When hundreds of J-1 visa foreign exchange students/workers staged a protest against labor conditions at a Hershey’s chocolate packaging plant two weeks, it was sure to set up a firestorm in the immigration world. Now, labor groups and human rights advocacy groups are pushing for probe into the J-1 visa program and to find out whether other companies and organizations are exploiting foreign workers.
The firestorm started when hundreds of J-1 foreign student workers walked out of their jobs at a Hershey Co. distribution center protesting their working conditions. The students, who came to the U.S. from Eastern Europe, China and the Middle East, paid $3,000 to $6,000 for what was billed as a cultural work-travel program. Instead, they said they found themselves packaging chocolate for around $8.35 per-hour under bad working conditions and without any free time.
The U.S. State Department has launched an investigation into the distribution plant, which is operated by Exel (which owns the plan) and who uses the services of CETUSA and S.H.S. OnSite Solutions for the temporary labor. The Hershey Co. contracts with these companies for its chocolates’ packing and distribution. This week, Hershey Co. directed Exel and CETUSA to provide the students with one week of paid leave, during which the students will have opportunities to take bus trips to various historical and cultural locations on the east coast. Meanwhile, the vast majority of the roughly 385 international students have returned to their jobs at the distribution center.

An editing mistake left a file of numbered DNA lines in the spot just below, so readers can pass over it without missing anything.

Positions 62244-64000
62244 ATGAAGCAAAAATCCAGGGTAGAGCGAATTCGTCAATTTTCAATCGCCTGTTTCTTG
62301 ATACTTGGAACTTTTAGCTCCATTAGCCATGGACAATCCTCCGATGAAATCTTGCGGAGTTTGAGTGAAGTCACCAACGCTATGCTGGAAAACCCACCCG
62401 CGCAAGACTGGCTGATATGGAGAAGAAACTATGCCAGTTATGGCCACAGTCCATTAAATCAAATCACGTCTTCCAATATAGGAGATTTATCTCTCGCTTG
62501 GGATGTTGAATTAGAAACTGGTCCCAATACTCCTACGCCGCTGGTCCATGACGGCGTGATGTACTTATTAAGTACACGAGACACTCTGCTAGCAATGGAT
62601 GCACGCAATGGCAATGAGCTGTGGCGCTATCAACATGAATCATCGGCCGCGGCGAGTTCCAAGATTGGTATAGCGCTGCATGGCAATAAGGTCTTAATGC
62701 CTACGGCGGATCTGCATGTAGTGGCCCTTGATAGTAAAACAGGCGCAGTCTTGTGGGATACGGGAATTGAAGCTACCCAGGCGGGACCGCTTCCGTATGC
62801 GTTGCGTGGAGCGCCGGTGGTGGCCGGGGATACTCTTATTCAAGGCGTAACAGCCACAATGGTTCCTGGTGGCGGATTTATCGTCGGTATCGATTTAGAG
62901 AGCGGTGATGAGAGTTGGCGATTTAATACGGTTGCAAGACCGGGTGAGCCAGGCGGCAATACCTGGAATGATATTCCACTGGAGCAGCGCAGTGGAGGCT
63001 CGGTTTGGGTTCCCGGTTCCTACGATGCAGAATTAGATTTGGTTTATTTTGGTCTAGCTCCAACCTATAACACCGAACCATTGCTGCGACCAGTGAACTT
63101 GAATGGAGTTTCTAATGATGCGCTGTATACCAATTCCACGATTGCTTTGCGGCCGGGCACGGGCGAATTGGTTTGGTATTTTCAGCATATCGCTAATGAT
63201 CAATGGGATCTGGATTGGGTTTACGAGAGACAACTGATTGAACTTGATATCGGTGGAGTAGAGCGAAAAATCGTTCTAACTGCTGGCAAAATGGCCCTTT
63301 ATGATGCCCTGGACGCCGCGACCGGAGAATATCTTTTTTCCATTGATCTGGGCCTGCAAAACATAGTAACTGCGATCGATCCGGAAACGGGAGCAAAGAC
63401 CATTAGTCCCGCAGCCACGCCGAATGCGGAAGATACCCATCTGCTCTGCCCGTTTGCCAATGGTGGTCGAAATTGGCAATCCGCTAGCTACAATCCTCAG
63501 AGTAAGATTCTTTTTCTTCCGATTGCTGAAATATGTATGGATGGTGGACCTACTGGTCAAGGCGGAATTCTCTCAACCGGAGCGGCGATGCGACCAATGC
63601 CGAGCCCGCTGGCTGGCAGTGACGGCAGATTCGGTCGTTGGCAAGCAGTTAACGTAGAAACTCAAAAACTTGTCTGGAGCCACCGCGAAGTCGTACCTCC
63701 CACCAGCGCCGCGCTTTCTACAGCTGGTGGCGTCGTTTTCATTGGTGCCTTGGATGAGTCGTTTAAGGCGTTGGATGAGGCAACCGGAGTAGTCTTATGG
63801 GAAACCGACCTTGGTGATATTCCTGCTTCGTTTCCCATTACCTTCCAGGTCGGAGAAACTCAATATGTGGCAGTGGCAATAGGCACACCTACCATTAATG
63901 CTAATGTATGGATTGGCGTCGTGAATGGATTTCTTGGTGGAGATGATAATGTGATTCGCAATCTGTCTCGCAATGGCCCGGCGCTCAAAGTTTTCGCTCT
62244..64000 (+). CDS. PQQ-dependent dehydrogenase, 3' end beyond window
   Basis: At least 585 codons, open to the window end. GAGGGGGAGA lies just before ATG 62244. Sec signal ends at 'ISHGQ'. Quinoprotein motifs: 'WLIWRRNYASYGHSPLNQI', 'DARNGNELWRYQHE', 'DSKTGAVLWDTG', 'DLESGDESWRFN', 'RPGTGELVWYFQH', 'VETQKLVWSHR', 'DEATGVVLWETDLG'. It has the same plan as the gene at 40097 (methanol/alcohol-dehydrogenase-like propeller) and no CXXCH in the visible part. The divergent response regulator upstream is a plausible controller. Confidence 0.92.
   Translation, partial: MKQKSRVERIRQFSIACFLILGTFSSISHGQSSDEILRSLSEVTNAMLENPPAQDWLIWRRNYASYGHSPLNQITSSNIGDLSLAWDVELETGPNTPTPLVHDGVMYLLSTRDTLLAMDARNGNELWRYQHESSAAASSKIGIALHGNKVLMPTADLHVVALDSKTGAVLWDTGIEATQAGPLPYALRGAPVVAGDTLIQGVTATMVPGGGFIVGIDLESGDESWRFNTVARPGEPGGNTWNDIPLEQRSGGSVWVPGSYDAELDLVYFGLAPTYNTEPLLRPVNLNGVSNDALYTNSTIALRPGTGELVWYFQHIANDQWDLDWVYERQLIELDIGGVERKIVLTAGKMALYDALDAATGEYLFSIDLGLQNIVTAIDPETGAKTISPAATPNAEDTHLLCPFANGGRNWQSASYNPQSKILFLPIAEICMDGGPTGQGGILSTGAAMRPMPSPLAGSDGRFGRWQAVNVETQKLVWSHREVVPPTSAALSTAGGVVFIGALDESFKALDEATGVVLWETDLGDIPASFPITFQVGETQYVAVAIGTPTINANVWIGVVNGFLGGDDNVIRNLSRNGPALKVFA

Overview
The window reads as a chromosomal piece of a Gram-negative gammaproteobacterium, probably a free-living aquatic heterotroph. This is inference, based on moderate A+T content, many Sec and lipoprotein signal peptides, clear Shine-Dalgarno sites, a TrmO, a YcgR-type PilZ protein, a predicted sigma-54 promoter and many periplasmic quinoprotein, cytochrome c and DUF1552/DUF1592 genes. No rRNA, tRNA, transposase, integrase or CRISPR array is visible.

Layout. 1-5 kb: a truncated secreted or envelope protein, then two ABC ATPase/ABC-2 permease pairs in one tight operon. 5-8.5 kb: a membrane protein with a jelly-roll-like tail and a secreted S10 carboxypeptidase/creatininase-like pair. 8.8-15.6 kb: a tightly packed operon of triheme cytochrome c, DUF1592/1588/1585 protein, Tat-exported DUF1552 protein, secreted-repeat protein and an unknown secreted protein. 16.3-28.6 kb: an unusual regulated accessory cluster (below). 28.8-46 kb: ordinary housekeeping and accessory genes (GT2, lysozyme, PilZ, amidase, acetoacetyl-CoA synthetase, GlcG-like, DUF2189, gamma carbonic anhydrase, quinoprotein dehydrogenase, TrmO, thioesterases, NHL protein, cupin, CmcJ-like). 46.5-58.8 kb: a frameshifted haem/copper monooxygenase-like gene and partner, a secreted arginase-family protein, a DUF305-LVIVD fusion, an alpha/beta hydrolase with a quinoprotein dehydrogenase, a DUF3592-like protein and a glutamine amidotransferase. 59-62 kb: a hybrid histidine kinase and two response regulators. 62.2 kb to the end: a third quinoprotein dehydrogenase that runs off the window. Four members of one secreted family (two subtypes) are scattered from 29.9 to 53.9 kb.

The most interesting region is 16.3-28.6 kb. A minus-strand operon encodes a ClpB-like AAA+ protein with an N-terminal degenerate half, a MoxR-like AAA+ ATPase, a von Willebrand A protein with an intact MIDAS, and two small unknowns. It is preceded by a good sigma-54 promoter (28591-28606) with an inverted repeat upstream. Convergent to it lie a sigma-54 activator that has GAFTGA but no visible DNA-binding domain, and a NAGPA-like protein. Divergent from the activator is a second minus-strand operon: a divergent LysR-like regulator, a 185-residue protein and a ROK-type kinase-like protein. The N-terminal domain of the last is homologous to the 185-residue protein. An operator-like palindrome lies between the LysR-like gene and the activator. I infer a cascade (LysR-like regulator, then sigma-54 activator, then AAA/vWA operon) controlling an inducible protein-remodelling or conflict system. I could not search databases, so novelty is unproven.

The J-1 visa program, also known as the exchange visitor visa program, was created in 1961 for international students and professionals to come here on a temporary basis and participate in programs that promote cultural exchange and training, especially to obtain medical or business training within the U.S. The number of J-1 visa holders admitted to the United States swelled from 28,000 in the program’s first year to more than 350,000 in 2010.
Critics of the program state that the program encourages exploitation of workers because the program is largely under-regulated and allows employers to hire workers for low wages with no benefits, and little protection for the guest worker. However, Michael McCarry, executive director of the Alliance for International Education and Cultural Exchange, said that while the Hershey situation was regrettable and is not indicative of problems within the broader J-1 exchange program. The J-1 program is particularly useful for medical training for foreign doctors who do not have all the medical resources in their native countries.
Despite being around for a long period of time, it is very likely that J-1 visa applications and the J-1 visa program in general will be subject to higher scrutiny because of the incident with the Hershey plant.